The situation in Burundi is a terrible example of what can happen when politics goes wrong.
A year-long crisis has seen violence and alarming human right violations across the country, which is much worse than most people realise. The total number of fatalities is often reported as being around 450, but detailed analysis indicates that at least 1,000 have been killed. More than 250,000 people have fled the country.
Why has this happened? The immediate trigger was the decision by President Pierre Nkurunziza, who had already served two terms in office, to stand for a third term in the July 2015 elections. He had previously spent 2005-2010 and then 2010-2015 as head of state. Nkurunziza argued that because he was nominated by Parliament the first time round, it did not count. Burundi’s constitutional court, allegedly under duress, agreed with him, but many others did not – and took to the streets to demonstrate.
A year of violence
The government clamped down hard on the protestors, and the situation deteriorated after a failed coup d’état in May 2015. Since then, Burundi has seen waves of violence targeting ordinary citizens and security forces across the country, not least in the capital, Bujumbura.
Residents in the so-called ‘dissenting districts’– where many of last year’s protestors live – have seen dozens of people disappear overnight. If they reappear at all, it is often as corpses in the streets. Many have clearly been tortured, and some have been executed. Across Burundi, hundreds are missing, and towns and villages are reeling from grenade attacks, kidnappings, and intimidation by armed groups.
Faced with this terrifying situation, and in the context of a country whose civil war ended only a decade ago, a quarter of a million people have fled to neighbouring countries, causing a refugee crisis for which the UN does not have enough money and is struggling to raise more. This is a huge number in a region which is still recovering from multiple armed conflicts.
In terms of civil society, it has been very difficult. Independent media were attacked in the wake of the coup attempt, with several independent radio stations burnt down. Journalists and civil society leaders have fled. Some civil society organisations working on human rights monitoring, governance and democracy have been suspended, and seen their bank accounts frozen.
Such organisations, as well as trades unions and other civil society groups that are still operating inside the country, do so at serious personal and professional risk. This virtual information blackout makes it hard for Burundians to hear about what is going on in their own country, which makes it easier for politicians and other elite members of society to try and manipulate factors such as ethnicity to support their cause.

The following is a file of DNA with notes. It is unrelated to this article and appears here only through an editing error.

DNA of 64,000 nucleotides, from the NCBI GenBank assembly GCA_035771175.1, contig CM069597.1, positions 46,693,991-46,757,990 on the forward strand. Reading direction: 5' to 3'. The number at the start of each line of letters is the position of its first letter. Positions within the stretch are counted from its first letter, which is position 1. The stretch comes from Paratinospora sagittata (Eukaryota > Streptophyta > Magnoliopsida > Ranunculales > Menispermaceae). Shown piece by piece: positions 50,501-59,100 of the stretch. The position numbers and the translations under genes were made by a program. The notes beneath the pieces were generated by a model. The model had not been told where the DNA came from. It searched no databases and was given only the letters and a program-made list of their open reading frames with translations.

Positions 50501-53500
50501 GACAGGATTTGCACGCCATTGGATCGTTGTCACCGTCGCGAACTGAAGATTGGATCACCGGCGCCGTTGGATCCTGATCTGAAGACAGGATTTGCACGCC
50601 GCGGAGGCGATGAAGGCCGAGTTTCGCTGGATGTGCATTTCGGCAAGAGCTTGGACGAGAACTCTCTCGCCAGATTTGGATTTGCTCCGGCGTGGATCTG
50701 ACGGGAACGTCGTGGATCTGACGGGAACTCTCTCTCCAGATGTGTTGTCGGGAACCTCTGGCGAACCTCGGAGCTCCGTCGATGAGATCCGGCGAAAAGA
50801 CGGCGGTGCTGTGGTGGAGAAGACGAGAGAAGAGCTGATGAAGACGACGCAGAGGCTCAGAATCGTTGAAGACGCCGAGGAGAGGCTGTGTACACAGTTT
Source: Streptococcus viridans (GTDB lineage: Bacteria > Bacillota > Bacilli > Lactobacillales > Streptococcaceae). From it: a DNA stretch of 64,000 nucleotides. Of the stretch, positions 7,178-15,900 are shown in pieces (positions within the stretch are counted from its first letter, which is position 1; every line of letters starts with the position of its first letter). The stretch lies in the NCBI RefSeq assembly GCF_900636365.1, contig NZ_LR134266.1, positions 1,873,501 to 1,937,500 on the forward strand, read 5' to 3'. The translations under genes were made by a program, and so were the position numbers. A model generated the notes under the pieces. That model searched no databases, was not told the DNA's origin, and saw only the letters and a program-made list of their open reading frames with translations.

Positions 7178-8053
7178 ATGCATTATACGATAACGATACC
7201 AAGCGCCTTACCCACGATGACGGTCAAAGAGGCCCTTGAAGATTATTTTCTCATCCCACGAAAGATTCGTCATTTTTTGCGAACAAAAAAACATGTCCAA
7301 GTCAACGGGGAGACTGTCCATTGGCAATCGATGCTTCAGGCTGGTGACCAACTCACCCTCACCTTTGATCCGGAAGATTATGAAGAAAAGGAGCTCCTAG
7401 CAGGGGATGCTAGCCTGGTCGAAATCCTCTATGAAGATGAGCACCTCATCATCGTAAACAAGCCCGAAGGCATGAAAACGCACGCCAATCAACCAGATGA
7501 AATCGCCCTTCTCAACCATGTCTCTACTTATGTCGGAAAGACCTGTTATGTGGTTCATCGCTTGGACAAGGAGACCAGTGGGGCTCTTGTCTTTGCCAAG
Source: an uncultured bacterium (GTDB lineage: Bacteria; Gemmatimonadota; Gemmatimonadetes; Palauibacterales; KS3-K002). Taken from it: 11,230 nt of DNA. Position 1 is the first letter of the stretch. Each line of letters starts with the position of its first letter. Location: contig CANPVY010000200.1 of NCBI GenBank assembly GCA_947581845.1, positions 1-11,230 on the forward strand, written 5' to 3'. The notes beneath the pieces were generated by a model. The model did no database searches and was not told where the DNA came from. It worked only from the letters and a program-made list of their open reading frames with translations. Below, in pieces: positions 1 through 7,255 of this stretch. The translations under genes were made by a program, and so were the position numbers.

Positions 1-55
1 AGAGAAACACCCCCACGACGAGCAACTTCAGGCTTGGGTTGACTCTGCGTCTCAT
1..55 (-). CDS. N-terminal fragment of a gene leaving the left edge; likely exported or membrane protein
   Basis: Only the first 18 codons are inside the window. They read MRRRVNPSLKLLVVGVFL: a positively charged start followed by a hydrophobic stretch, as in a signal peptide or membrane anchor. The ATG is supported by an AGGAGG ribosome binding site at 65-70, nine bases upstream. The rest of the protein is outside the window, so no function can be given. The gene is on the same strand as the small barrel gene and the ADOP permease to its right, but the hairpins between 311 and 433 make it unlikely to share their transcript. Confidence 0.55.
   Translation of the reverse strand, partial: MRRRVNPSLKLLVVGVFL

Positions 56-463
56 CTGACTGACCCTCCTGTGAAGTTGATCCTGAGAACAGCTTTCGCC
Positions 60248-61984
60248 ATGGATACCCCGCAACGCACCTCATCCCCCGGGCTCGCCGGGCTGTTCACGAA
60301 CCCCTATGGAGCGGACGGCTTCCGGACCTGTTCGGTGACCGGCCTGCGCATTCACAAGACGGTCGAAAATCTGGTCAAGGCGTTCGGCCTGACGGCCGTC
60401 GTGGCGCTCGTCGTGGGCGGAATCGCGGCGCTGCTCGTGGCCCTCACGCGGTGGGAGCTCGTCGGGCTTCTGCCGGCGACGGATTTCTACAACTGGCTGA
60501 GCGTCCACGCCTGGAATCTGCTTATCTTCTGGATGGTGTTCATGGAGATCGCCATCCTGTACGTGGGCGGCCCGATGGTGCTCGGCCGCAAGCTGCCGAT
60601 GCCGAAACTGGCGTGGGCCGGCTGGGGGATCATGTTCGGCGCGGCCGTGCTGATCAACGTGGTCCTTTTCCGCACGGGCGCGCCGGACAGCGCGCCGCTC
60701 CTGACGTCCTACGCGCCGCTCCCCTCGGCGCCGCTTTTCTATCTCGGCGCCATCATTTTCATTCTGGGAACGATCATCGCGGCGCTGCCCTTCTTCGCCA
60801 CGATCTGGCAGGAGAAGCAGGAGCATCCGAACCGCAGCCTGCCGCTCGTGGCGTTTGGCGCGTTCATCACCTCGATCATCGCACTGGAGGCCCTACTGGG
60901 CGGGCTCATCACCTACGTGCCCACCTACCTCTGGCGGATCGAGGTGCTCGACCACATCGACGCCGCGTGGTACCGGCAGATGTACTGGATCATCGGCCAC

Fortunately, despite many outside observers warning that the situation threatens to disintegrate into ethnic or other identity-based conflict, Burundians are persistently refusing to turn on each other. This includes, in particular, the Army, whose integration across ethnic lines was one of the undoubted success stories of the Arusha Accords, the peace deal which ended the civil war.
There is extremely worrying information that the Army’s unity is fracturing, with targeted attacks on – and desertion by – senior officers. But so far, the Army has held firm, and retained the trust of the Burundian people as a neutral force in politics. It is vital that this should continue.
However, the lack of information is a big problem. It is helping to polarise positions, with people either being “for” or against” Nkurunziza’s third term. And this in turn makes it very difficult to get anyone around a negotiating table, as the government has announced that it won’t engage in talks with the radical opposition part of the Conseil National pour le respect de l’Accord d’Arusha pour la Paix et la Réconciliation au Burundi et de l’Etat de Droit (CNARED). This is a group which aims to uphold the Arusha Accords, but which the government calls a ‘terrorist’ organisation. With almost no negotiating space even to talk about alternative political futures for Burundi, the status quo prevails. And while that happens, people continue to die.
But all is not lost. As mentioned, ordinary Burundians do not want this conflict – that is why so many have left. One day, they will return, and rebuild. For that to happen, someone, somehow, needs to get all parties to enter a dialogue, without preconditions or an agenda, beyond discussing all the issues linked to the crisis.
The momentum for such talks has swung back and forth but no one has yet managed to get senior representatives from the government, opposition political parties, civil society and all other relevant stakeholders to be in the same place at the same time, and to stay there.
Doing so would be a first step to restoring hope that Burundi can build on the progress made since the end of the war in 2005. And that’s where the regional facilitators are focusing efforts, hoping to get these talks resumed later this month.
This article was originally published by Insight On Conflict.
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